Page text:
Hospitals urge CMS to eliminate 'temporary' codes for nonphysician services

The American Hospital Association is calling on CMS to eliminate some "temporary codes" to ensure that coding and documentation requirements are consistent for outpatient billing.

Hospitals use healthcare procedure coding system level 2 codes primarily to bill for products, supplies and services not included in current procedural terminology codes, according to CMS. This includes billing for ambulance services, as well as medical equipment, prosthetics, orthotics and supplies that are not used in a physician's office.

In a letter to CMS Administrator Seema Verma sent Aug. 12, the hospital association said there are  "temporary codes" within level 2 codes, known as Q codes and G codes, which leads to more coding work and confusion.

"According to CMS, temporary codes are for the purpose of meeting, within a short time frame, the national program operational needs of a particular insurance sector that are not addressed by an already existing national code. However, some 'temporary' codes have remained in place for years. This disconnect results in confusion and additional work requiring different code assignments for the same service provided to Medicare patients vs. patients covered by commercial insurance," the hospital association wrote.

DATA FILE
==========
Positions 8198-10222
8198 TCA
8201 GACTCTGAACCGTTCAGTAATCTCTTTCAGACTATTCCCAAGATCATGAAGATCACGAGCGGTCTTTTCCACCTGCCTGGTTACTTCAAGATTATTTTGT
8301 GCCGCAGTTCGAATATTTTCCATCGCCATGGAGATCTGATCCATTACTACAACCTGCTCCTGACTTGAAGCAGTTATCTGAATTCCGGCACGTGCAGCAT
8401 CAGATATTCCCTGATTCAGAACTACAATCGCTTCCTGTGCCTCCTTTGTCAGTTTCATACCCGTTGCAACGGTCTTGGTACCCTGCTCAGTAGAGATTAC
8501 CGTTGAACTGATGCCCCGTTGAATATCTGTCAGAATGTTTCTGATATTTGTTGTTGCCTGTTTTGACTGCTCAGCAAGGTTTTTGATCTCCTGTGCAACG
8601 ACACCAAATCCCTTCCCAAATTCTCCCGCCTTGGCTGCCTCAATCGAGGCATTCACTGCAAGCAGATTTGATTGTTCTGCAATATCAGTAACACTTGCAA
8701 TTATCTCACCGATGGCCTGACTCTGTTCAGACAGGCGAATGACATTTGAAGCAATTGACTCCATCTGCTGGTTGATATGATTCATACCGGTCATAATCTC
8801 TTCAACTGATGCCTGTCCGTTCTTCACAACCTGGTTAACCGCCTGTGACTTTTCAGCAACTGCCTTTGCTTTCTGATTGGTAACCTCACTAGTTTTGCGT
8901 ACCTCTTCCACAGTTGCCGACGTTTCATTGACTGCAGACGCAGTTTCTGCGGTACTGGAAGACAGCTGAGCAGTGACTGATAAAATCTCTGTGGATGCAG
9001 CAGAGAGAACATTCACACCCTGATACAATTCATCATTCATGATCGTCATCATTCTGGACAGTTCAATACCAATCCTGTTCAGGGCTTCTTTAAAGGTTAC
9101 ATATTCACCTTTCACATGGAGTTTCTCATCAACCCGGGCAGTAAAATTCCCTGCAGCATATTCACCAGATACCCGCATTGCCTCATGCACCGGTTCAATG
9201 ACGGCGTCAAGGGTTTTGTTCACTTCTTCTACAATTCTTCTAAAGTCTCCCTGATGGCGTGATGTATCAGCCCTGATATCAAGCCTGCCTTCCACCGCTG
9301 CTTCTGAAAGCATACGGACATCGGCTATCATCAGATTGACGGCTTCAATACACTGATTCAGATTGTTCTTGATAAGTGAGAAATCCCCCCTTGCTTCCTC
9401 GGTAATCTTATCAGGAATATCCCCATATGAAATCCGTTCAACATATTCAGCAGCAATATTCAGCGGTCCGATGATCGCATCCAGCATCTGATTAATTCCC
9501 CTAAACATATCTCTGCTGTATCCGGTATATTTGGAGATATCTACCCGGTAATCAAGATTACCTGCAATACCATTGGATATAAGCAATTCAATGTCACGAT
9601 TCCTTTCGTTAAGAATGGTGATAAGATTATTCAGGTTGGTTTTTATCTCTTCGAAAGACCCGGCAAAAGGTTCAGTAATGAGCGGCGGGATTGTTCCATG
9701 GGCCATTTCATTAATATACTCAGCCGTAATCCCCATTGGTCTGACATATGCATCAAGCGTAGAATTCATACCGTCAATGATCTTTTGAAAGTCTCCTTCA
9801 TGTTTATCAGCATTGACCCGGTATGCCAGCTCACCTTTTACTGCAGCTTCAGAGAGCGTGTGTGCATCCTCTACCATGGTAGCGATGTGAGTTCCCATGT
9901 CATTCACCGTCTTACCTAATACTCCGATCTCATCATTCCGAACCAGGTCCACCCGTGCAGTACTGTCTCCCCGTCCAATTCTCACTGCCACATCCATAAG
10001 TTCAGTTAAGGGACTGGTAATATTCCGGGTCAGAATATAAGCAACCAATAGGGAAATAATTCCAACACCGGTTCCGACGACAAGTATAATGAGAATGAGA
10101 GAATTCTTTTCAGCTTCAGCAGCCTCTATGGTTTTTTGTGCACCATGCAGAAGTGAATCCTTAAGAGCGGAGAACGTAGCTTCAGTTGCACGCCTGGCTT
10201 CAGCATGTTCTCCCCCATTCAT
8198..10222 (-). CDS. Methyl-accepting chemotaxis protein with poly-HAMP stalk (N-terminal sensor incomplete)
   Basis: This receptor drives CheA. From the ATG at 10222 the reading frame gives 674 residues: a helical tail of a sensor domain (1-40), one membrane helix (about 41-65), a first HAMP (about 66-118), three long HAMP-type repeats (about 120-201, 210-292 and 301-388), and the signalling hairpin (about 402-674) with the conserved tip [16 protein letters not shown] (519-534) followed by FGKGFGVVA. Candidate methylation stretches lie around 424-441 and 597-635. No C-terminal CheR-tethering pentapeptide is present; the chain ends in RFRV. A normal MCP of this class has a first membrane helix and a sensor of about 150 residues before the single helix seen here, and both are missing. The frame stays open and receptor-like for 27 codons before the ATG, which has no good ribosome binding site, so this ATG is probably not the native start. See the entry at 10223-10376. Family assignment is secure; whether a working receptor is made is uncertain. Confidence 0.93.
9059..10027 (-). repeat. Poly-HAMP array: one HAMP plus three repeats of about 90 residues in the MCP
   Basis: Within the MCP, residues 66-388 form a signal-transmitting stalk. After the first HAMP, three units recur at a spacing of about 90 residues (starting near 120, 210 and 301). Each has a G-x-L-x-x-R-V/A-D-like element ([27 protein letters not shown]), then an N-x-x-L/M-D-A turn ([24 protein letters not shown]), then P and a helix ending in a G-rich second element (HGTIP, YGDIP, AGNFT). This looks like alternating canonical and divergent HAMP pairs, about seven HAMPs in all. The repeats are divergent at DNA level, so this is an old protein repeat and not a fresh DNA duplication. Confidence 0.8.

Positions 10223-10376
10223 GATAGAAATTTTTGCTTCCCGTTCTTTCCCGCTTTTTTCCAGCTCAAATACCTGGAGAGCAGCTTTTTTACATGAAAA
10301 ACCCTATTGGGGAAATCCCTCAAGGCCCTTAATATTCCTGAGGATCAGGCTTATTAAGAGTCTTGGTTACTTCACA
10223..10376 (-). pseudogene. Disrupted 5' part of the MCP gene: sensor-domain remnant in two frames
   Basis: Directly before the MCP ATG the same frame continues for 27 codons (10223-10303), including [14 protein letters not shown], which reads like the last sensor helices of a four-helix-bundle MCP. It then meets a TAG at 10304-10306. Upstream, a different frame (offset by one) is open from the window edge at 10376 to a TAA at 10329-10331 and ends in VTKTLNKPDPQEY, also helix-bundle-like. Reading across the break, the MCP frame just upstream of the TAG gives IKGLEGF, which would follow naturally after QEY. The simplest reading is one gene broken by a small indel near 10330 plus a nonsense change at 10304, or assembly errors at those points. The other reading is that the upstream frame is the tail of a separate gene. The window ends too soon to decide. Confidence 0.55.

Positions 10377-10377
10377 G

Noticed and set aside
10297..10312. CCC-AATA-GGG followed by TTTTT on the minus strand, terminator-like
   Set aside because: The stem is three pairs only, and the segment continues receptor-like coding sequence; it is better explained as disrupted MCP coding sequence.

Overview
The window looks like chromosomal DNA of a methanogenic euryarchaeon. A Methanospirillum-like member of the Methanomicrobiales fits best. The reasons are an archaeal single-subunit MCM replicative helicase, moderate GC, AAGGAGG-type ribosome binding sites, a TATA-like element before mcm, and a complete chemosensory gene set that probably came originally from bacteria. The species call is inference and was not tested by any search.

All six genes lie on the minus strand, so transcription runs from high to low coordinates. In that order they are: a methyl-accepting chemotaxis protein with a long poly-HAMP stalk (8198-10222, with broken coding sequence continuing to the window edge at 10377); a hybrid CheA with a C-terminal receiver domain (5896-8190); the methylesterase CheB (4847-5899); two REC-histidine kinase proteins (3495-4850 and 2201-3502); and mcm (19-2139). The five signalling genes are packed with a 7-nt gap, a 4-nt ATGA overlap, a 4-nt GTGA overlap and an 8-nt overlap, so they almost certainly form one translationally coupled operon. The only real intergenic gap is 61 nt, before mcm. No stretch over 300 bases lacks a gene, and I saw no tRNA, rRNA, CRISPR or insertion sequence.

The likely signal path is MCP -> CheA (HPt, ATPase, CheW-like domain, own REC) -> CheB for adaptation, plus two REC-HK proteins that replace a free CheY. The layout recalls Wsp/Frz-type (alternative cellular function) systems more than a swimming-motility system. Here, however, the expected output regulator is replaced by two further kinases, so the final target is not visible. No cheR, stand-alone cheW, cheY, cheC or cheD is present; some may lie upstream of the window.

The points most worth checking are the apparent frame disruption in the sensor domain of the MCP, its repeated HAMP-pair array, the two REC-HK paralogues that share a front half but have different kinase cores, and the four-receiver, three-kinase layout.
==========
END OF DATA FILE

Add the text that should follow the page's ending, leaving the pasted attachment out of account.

The hospital association specifically cited screening colonoscopies, for which Medicare uses healthcare procedure coding system level 2 codes and commercial payers require current procedural terminology codes.

Overall, the hospital association urged CMS to try to address the issue by eliminating or minimizing the use of "temporary" Q and G codes and ensuring that billing requirements are aligned with current procedural terminology codes so that all payers use the same national current procedural terminology code for billing the same service.

The hospital association's letter to CMS was in response to the federal government's request for input on reducing administrative burden.

Read the full letter here.

 

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